“What is your hidden talent?” asks the interviewer.
Although most job interviews consist of fundamental questions about your qualifications, experience, and skills, certain inquiries may appear strange or unrelated to the role. One such question is, “What is your hidden talent?” or “Do you have a hidden talent?” To respond effectively, you must first understand the potential motivations behind such a question and how to prepare for it. In this piece, we will explain why an interviewer may ask you about your hidden talent, go over the steps you may take to prepare your answer, and provide some examples to help you.
Why do employers want to know about your hidden talents?
The reason an employer asks you about your hidden talent will most likely vary depending on the interviewer’s aims. Some common reasons for asking this question include:
To start the debate,
Interviewers frequently use a funny question or sequence of questions as an icebreaker. A question like “Do you have a hidden talent?” might be an excellent icebreaker because there are no right or wrong answers and you already know the answer. The question gets you talking and relaxes you, laying the groundwork for more expansive, honest responses later in the interview.
to find your interests
One of the purposes of a job interview is to learn more about the candidate. This applies to both their professional ability and their personal interests. Information regarding a person’s abilities can provide insight into what they do outside of work. These activities are most likely their hobbies, and someone with active interests is more likely to be passionate about anything, implying that they have a natural drive that they may use at work.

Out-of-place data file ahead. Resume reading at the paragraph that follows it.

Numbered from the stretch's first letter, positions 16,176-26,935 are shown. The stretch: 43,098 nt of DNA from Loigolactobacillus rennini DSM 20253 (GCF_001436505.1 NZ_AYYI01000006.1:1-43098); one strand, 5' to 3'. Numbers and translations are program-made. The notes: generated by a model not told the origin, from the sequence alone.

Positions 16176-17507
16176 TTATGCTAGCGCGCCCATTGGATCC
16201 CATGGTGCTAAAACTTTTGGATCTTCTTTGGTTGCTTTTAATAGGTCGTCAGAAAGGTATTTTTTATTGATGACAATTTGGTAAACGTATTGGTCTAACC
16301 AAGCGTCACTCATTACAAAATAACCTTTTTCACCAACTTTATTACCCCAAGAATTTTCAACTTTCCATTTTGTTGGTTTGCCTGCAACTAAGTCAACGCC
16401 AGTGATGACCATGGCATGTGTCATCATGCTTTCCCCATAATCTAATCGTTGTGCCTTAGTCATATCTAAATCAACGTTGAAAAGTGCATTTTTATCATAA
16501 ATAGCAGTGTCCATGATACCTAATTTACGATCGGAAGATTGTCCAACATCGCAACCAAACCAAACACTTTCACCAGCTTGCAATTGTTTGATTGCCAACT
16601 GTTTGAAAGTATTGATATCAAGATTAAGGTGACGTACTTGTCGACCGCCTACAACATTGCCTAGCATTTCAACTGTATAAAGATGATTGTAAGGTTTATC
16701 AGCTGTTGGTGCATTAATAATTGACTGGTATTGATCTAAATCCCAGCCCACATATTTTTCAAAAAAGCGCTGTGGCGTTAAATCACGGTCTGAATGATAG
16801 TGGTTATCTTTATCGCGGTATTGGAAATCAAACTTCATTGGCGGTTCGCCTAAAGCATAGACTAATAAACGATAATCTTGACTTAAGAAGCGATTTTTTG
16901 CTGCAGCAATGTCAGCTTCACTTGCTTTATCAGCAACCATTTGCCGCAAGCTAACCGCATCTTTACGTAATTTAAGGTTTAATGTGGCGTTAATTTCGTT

to better understand your personality
Personality is an important factor for the interviewer to examine because the traits that comprise a candidate’s distinct character can influence the quality of their interactions with colleagues and, as a result, workplace morale. Talents frequently reveal parts of a person’s personality, such as whether they are laid-back, disciplined, imaginative, or team-oriented. A candidate who claims to be outstanding at baking because they enjoy sharing delicacies with others, for example, may have the kind of personality that boosts people’s spirits and attracts them together.
Recognizing your own strengths
People frequently fail to recognize how their interests and talents might be transformed into professional advantages. A person skilled in a team sport, for example, may notice their own athletic ability but fail to perceive that this ability suggests the presence of other workplace attributes. Communication is critical for successful business team operations as well as for strong team performance on the field or court. Analytical thinking is also vital in these disciplines, as is the ongoing drive to improve.